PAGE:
A surgeon in China has performed the world’s first remote brain surgery using 5G technology while the patient was more than 1,800 miles away, according to local media.
The patient, who has Parkinson’s disease, received a deep brain stimulation (DBS) implant in Beijing on Saturday during a procedure that lasted three hours, China’s state-run CGTN reported.
The surgeon, Dr. Ling Zhipei, manipulated the instruments in Beijing from Sanya City, in Hainan, located about 1,864 miles (3,000 kilometers) away, with a computer using a 5G network powered by China Mobile and Huawei.
China’s first #5G-based remote surgery on human brain was successfully conducted on Saturday. Some 3,000 km apart, doctors in Hainan manipulated the instrument to start the 3-hour surgery on a patient with Parkinson’s in Beijing, marking a breakthrough in China’s telemedicine. pic.twitter.com/VR9XUa64iU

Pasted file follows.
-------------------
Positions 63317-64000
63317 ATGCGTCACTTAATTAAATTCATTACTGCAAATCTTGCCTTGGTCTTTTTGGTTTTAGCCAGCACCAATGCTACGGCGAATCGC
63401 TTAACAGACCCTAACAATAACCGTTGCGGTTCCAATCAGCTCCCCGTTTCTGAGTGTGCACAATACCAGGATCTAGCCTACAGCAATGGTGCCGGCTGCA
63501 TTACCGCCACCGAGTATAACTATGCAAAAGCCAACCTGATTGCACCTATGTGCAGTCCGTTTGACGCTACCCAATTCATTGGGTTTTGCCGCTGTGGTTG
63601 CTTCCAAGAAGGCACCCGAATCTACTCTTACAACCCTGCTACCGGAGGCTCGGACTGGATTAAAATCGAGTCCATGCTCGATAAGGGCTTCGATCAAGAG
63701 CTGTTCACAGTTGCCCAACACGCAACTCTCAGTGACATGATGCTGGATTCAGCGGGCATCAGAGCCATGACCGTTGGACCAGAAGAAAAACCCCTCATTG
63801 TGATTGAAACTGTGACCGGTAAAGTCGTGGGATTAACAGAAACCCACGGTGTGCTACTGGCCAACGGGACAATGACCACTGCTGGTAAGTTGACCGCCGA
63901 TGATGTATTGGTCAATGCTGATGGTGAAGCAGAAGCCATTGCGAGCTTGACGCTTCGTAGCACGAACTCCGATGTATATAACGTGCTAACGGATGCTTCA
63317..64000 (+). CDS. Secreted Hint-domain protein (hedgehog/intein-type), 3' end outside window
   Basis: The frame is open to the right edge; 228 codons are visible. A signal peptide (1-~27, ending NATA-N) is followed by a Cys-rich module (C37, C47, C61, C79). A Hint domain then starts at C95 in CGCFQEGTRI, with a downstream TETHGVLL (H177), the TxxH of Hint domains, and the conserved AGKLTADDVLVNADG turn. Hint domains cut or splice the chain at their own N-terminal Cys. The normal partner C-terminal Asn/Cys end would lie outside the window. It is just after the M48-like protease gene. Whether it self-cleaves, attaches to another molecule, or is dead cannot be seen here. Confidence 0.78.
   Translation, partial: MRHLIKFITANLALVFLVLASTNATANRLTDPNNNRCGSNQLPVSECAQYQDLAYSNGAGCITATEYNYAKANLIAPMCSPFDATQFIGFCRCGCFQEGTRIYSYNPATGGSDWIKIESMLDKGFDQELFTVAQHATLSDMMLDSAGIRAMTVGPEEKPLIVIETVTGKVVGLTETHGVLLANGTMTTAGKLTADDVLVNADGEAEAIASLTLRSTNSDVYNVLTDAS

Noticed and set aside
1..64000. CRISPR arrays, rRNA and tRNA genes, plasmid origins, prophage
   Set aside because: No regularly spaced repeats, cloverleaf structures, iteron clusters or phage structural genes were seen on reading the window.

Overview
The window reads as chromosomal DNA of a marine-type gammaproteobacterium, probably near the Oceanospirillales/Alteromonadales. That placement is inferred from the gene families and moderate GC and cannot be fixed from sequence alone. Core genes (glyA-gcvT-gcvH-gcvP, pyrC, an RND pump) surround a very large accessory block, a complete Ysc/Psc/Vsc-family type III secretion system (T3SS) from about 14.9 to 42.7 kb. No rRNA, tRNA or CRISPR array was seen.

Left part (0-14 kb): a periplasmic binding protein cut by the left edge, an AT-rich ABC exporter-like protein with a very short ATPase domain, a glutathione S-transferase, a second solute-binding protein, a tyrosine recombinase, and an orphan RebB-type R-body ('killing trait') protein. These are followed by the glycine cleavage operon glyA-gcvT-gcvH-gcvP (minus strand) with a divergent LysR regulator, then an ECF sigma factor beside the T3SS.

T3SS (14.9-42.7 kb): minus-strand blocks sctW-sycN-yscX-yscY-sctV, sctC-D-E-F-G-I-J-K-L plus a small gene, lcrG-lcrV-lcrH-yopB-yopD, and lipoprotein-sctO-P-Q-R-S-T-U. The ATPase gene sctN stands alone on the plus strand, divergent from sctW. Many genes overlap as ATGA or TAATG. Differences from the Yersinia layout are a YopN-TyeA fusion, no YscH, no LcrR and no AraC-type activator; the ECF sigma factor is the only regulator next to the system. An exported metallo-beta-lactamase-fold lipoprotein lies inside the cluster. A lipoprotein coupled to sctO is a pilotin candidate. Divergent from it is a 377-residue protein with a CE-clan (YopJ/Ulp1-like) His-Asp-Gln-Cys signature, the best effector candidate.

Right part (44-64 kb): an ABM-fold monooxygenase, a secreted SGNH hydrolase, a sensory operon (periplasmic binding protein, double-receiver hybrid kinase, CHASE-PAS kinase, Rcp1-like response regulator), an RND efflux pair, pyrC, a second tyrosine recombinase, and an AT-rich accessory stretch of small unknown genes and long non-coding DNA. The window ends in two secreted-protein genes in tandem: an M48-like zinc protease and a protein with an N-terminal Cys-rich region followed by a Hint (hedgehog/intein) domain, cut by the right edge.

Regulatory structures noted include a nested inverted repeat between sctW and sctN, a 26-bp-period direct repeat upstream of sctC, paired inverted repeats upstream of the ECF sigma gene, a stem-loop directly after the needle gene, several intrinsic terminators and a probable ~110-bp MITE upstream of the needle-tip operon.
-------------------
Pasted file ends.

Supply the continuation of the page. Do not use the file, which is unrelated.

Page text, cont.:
— People’s Daily, China (@PDChina) March 17, 2019
“I take turns working in Beijing and Hainan, and the operation took place during my Hainan rotation. A patient with Parkinson’s in Beijing needed surgery and couldn’t fly to Hainan,” Ling told CGTN. “The 5G network has solved problems like video lag and remote control delay experienced under the 4G network, ensuring a nearly real-time operation. And you barely feel that the patient is 3,000 kilometers away.”
The patient is reportedly “feeling good.”
The landmark surgery is a big step toward surgeons from premier hospitals conducting more remote surgeries on patients located in far-flung areas or in disaster situations, and completing operations which were previously difficult to finish at the grassroots-level hospitals, said Ling.
In January, China also performed the first 5G remote surgery. It was, however, on a laboratory animal, and involved removing the animal’s liver, which was completed successfully.
The big advantage of using a 5G network for remote surgery is the reduced latency it offers, according to PCMag. The lower the latency, the more responsive the surgery robot will be to the surgeon’s actions tens or hundreds of miles away.
It then reduces the chances of mistakes being made and allows the surgeon to work as if they are actually present in the same room — or as Ling described “barely feel that the patient is 3,000 kilometers away.”